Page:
Haitian inspiration: On the bicentenary of Haiti’s independence

Originally posted in Radical Philosophy Issue 123, January/February 2004.

Two hundred years ago this month (January 2004), the French colony of Saint-Domingue on the island of Hispaniola became the independent nation of Haiti. Few transformations in world history have been more momentous, few required more sacri?ce or promised more hope. And few have been more thoroughly forgotten by those who would have us believe that this history has since come to a desirable end with the eclipse of struggles for socialism, national liberation and meaningful independence in the developing world.

Of the three great revolutions that began in the ?nal decades of the eighteenth century – American, French and Haitian – only the third forced the unconditional application of the principle that inspired each one: af?rmation of the natural, inalienable rights of all human
beings. Only in Haiti was the declaration of human freedom universally consistent. Only in Haiti was this declaration sustained at all costs, in direct opposition to the social order and economic logic of the day. Only in Haiti were the consequences of this declaration – the end of slavery, of colonialism, of racial inequality – upheld in terms that directly embraced the world as a whole. And of these three revolutions, it is Haiti’s that has the most to teach those seeking to uphold these consequences in the world today.

Recognized as a French territory from the late seventeenth century, by the 1780s Saint-Domingue had become far and away the most pro?table colony in the world, the jewel in the French imperial crown and the basis for much of the new prosperity of its growing commercial bourgeoisie. ‘On the eve of the American Revolution’, Paul Farmer notes, ‘Saint-Domingue – roughly the size of the modern state of Maryland – generated more revenue than all thirteen North American colonies combined’; on the eve of the French Revolution it had become the world’s single largest producer of coffee and the source for around 75 per cent of its sugar.(1) This exceptional productivity was the result of an exceptionally cruel plantation economy, one built on the labour of slaves who were worked to death so quickly that even rapid expansion of the slave trade over these same years was unable to keep up with demand. Mortality levels were such that during the 1780s the colony absorbed around 40,000 new slaves a year. By 1789, Eric Williams suggests, this ‘pearl of the Caribbean’ had become, for the vast majority of its inhabitants, ‘the worst hell on earth’.(2)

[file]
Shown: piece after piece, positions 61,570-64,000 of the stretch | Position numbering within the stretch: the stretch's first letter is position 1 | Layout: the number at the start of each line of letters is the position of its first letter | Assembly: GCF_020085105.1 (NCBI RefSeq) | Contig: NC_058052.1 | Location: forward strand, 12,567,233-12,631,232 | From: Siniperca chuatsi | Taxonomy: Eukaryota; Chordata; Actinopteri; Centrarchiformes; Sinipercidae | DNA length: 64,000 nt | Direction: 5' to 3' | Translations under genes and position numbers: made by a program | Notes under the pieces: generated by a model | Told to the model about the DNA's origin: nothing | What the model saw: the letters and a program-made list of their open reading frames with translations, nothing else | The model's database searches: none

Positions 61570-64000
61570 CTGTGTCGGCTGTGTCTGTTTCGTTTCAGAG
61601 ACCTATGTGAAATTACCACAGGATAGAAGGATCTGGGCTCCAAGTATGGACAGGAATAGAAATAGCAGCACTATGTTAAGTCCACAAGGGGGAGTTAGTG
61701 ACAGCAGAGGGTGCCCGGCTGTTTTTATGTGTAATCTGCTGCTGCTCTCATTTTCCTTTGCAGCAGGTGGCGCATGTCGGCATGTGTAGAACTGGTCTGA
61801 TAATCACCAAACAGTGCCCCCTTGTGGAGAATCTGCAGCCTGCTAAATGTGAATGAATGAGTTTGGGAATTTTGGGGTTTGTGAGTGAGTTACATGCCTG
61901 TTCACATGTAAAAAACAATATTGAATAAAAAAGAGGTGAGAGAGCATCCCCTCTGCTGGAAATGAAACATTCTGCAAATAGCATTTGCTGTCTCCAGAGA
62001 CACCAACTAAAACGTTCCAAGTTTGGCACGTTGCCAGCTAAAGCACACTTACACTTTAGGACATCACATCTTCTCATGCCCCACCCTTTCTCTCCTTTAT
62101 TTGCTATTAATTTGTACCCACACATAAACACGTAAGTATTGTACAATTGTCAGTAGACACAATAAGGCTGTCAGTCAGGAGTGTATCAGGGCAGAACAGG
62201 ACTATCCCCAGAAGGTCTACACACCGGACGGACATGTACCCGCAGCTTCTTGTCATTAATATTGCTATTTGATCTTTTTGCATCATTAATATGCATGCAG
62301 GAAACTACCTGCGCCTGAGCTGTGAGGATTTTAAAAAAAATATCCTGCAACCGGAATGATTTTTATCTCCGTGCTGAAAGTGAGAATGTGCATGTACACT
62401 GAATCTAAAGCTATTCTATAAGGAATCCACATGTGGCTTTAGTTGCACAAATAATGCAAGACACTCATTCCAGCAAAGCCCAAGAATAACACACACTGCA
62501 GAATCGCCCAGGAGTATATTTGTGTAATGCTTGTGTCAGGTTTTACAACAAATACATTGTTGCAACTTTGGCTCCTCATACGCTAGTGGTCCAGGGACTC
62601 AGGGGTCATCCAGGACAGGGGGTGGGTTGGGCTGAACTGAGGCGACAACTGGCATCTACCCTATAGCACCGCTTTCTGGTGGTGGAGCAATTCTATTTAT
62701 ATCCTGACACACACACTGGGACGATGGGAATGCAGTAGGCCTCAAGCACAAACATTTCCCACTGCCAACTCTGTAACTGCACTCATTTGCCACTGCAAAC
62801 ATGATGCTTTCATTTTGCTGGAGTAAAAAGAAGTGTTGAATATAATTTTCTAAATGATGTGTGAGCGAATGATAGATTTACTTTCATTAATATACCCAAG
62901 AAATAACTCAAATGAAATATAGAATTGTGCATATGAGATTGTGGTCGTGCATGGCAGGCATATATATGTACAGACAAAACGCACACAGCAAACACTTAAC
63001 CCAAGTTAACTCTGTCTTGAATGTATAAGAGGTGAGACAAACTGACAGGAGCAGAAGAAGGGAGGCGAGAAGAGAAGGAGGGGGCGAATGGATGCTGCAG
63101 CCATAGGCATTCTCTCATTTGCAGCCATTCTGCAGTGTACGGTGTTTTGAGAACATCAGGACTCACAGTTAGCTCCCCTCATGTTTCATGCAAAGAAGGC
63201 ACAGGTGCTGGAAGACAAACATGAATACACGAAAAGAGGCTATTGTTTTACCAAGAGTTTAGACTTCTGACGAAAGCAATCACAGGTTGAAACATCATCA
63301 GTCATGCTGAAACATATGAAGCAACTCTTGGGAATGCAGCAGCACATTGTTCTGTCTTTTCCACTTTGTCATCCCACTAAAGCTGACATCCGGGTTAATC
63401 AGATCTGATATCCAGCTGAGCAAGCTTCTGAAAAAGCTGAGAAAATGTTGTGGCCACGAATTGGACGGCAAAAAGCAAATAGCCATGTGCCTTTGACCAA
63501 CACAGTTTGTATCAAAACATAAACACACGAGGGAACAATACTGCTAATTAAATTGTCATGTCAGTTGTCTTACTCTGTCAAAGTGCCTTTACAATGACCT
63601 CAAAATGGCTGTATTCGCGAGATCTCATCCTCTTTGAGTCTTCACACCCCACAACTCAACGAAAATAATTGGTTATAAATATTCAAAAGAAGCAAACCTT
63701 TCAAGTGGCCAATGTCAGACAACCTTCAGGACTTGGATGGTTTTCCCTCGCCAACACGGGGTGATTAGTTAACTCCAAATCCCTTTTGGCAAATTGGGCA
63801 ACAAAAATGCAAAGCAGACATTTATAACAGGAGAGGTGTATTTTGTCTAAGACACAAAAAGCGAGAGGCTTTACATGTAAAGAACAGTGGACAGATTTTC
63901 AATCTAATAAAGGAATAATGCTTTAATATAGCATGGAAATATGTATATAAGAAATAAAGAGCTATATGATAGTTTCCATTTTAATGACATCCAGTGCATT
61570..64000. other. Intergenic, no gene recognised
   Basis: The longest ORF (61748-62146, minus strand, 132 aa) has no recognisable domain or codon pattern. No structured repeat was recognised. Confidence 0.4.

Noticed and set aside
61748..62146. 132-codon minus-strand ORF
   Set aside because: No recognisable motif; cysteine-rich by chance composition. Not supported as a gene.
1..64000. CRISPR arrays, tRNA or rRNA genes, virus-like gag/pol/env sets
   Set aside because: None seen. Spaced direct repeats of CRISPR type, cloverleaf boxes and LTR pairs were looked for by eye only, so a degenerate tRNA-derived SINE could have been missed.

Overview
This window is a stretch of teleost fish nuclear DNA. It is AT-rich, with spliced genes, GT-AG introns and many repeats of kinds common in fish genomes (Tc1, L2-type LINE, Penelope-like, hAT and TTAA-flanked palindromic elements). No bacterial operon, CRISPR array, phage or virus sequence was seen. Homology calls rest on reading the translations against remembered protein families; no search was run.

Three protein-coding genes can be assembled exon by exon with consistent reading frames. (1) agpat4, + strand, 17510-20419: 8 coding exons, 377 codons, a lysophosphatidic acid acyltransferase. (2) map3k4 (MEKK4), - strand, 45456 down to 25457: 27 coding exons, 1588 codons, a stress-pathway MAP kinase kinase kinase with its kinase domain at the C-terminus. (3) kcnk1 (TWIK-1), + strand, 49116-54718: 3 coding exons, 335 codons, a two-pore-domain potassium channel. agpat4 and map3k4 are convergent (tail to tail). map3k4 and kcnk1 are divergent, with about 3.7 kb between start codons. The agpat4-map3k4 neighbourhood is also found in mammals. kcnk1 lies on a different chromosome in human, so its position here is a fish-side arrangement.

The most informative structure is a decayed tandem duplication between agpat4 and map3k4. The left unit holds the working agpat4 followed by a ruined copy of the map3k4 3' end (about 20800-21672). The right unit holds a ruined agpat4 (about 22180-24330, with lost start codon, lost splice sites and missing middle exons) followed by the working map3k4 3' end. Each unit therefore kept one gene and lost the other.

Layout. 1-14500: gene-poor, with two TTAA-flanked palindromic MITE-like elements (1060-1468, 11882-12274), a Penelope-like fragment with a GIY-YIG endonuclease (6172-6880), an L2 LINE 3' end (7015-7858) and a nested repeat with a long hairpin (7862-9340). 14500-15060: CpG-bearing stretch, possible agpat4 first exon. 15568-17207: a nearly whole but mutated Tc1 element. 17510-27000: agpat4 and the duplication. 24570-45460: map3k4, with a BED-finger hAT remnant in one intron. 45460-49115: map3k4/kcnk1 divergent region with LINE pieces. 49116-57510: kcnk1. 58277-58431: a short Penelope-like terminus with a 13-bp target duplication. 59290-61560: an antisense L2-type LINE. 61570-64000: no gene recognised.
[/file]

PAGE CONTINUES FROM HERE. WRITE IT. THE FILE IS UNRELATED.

Rapid growth put signi?cant strains on the colony’s social structure. Coercive power was divided between three increasingly antagonistic groups – the white plantation-owning elite, the representatives of French imperial power on the island, and an ever more prosperous but politically powerless group of mulattos and former slaves. With the outbreak of the French Revolution tensions between these factions of the colonial ruling class broke out in open con?ict, and when a massive slave rebellion began in August 1791 the regime was unable to cope. Sent to restore order, the French commissioner Sonthonax was soon confronted by a rebellion of the white planters seeking greater independence from republican France and withdrawal of the civic rights recently granted to the island’s mulattos. Sonthonax only managed to suppress this rebellion by offering permanent freedom to the slave armies who still controlled the countryside, in exchange for their support. Over the next few years, the army of emancipated slaves led by Toussaint L’Ouverture slowly gained control of the colony. In a series of brilliant military campaigns, Toussaint defeated the planters, the Spanish, the British and his own rivals among the black and mulatto armies. By the turn of the century he had become the effective ruler of Saint-Domingue. Unwilling to break with France itself, however, Toussaint allowed himself to be taken prisoner by the expeditionary force that Napoleon sent in 1801 to restore colonial slavery. Napoleon’s troops were successful in Guadeloupe but failed in Saint-Domingue. Toussaint’s army reassembled under Jean-Jacques Dessalines and by the time the war of independence was over Napoleon, like Pitt before him, had lost 50,000 troops. The last of the French were expelled in November 1803.

Apart from the extraordinary impact of the historical sequence itself, why should anyone with an interest in radical philosophy take an interest, today, in the making of Haitian independence? Haiti is invariably described as the ‘poorest country in the Western hemisphere’. It routinely features as an object lesson in failed economic development and un?nished ‘modernization’, as deprived of the bene?ts associated with representative democracy, modern civil society and stable foreign investment. Almost as regularly, it is presented as the referent of explicitly racist hogwash about Voodoo or AIDS. Why take an interest in the revolution which led to the creation of such a country? Here are some of the more obvious reasons.